When I used the llvm-dwarfdump -debug-info to analysis the LLVM bitcode. I could observe that different DW_TAG_subprogram may have different attributes. For example, some DW_TAG_subprogram may have the DW_AT_low_pc while others don’t.
I want to write a LLVM pass to check whether a function has the debug information, which means there is a DW_TAG_subprogram corresponding to the function. If so, I want to check whether the subprogram contains the attribute like DW_AT_low_pc.
I guess the information may be obtained from the Function.getSubprogram(). But I didn’t found the target API. Do you have any ideas? Many Thanks
DWARF has two ways to describe the instructions associated with a subprogram. One is DW_AT_low_pc, usually paired with DW_AT_high_pc. The other is DW_AT_ranges.
These attributes are not represented in the IR metadata; they are emitted in the AsmPrinter phase, after code generation is complete. So, if you see a DW_TAG_subprogram, and that subprogram is defined in the compilation unit, then the DW_TAG_subprogram should (usually) have an attribute pointing to the instructions.
One exception is when the subprogram has been inlined. In that case, there is an “abstract” DW_TAG_subprogram that does not have DW_AT_low_pc or DW_AT_ranges; instead, for each inlined instance, there will be a DW_TAG_inlined_subroutine entry that has the instruction addresses for that inlined instance.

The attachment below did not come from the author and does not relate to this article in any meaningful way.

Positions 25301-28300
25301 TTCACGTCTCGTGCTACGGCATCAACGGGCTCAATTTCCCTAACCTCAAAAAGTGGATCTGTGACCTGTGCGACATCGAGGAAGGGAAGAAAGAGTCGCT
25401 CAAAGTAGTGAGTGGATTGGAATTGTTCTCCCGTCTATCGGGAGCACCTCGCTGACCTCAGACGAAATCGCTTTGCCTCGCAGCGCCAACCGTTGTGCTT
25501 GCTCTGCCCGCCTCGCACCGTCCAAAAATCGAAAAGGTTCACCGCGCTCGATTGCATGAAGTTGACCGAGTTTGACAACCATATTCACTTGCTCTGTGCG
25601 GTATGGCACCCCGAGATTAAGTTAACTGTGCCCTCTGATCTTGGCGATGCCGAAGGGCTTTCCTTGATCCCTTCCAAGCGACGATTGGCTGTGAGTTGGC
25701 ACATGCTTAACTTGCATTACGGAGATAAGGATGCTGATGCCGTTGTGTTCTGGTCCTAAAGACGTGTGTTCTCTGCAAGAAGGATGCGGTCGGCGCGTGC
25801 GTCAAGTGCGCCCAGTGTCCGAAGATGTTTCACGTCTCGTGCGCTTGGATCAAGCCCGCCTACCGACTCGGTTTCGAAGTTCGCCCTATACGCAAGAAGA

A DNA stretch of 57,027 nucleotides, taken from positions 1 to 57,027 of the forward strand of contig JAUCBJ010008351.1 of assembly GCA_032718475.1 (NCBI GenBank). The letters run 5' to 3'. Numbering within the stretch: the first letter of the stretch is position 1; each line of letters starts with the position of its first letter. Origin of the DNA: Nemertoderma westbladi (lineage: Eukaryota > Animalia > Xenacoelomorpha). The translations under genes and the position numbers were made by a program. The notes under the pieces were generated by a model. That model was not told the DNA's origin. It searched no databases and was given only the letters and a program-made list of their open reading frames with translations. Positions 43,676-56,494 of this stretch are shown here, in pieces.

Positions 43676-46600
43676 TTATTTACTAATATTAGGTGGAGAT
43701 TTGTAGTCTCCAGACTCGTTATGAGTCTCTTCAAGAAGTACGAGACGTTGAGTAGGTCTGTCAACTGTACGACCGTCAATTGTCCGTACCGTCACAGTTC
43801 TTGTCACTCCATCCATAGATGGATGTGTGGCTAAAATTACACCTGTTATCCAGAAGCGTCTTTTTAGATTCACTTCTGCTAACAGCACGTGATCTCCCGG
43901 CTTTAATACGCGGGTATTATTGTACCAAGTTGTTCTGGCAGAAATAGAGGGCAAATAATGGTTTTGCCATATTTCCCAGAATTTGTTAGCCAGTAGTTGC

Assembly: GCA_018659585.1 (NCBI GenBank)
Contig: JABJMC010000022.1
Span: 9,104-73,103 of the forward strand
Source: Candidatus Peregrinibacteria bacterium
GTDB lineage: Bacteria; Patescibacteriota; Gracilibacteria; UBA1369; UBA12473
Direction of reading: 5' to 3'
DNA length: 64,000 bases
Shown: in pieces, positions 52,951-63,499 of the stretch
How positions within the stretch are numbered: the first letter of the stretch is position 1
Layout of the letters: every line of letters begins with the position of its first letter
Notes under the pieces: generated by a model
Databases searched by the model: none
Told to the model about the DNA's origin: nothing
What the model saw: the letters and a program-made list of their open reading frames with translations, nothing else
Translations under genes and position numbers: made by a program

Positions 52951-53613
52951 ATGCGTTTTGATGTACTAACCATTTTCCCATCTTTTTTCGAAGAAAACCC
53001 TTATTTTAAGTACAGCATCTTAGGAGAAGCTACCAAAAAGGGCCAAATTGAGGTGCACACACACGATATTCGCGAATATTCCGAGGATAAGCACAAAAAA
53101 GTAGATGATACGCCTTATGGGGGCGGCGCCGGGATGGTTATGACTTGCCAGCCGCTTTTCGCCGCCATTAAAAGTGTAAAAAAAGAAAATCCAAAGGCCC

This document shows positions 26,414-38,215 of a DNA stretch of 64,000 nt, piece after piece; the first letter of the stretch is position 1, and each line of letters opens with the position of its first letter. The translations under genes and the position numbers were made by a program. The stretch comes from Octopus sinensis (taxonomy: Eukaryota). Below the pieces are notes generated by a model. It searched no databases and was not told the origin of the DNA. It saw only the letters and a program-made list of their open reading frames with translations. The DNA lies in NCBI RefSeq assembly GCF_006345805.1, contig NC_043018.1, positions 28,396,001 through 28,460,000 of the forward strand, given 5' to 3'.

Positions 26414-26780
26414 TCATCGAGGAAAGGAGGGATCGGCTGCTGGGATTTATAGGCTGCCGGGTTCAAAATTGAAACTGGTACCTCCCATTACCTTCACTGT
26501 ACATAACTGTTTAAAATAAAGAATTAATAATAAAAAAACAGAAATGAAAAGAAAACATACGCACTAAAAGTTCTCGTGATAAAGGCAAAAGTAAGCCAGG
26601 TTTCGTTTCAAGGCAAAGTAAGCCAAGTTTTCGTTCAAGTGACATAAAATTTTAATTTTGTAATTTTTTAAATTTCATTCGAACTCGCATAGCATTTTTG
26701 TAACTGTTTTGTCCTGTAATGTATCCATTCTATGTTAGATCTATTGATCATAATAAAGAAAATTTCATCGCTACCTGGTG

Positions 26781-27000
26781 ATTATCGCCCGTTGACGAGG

Another exception can arise when the subprogram is potentially generated in more than one compilation unit. For example, if the function is a C++ template function, or method of a template class. In that case the compiler cannot be sure whether any given subprogram will be defined in a different compilation unit, so it provisionally emits the code using ‘linkonce’ linkage (sometimes called COMDAT). When this happens, the linker will eliminate duplicates, and resolve all references to the subprogram to a single remaining copy. However, the DWARF descriptions of eliminated copies might still have dangling references, which then tend to be filled in with zeros rather than the final subprogram address. So, this is a case where DW_AT_low_pc could be present but not point to the actual instructions.
For completeness: If a DW_TAG_subprogram describes a function declaration, rather than a definition, it will not have instruction addresses in the DWARF entry; however this case is easy to identify because you will find the DW_AT_declaration flag instead.
Hope this helps,